Another, and somewhat different set of sea poems.
(Poem #140) By The Sea
Why does the sea moan evermore? Shut out from heaven it makes its moan, It frets against the boundary shore; All earth's full rivers cannot fill The sea, that drinking thirsteth still. Sheer miracles of loveliness Lie hid in its unlooked-on bed: Anemones, salt, passionless, Blow flower-like; just enough alive To blow and multiply and thrive. Shells quaint with curve, or spot, or spike, Encrusted live things argus-eyed, All fair alike, yet all unlike, Are born without a pang, and die Without a pang, and so pass by.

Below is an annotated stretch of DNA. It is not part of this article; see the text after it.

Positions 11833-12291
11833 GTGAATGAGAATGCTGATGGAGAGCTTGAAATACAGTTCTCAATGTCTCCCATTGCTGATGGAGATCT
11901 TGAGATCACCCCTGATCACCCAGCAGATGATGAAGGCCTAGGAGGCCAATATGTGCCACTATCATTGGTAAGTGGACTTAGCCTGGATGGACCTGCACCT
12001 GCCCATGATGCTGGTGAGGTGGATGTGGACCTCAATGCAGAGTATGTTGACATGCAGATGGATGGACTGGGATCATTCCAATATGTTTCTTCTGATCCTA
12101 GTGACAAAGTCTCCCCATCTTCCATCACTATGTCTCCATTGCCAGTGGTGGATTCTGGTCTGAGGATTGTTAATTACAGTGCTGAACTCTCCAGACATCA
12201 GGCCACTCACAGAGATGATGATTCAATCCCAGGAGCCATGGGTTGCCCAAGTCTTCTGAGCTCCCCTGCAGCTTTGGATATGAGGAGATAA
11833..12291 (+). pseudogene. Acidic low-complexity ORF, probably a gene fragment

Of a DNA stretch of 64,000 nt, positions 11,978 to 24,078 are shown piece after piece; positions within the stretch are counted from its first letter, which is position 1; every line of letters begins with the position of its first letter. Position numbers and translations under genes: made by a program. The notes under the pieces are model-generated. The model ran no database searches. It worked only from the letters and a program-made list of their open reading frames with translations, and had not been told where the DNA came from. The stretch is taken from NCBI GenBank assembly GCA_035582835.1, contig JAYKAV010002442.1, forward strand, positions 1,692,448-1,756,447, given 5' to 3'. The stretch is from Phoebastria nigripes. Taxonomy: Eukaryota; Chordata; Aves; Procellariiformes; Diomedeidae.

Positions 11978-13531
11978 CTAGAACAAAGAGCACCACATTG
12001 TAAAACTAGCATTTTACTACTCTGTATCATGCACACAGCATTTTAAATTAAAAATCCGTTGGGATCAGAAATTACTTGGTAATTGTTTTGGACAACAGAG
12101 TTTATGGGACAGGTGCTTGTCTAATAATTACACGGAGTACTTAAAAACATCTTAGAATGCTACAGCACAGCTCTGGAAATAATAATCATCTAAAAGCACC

This is a somewhat disconnected poem - there seems to be a distinct break between the first verse and the rest of it. The first verse seems rather conventional, too - the imagery is neither particularly original, nor particularly well-phrased, and the word 'thirsteth' is enough out of place that it jars. However, the next two verses present a decidedly different slant; a viewpoint more reminiscent of the 'English countryside' class of nature poetry than of most of the sea poems I've read, and very much in keeping with her appreciation of the quieter side of nature. And the last two lines, of course, are pure Rossetti, with the 'go gentle into that good night' theme that characterizes so many of her poems. m. Biography etc: See Minstrels Poem #8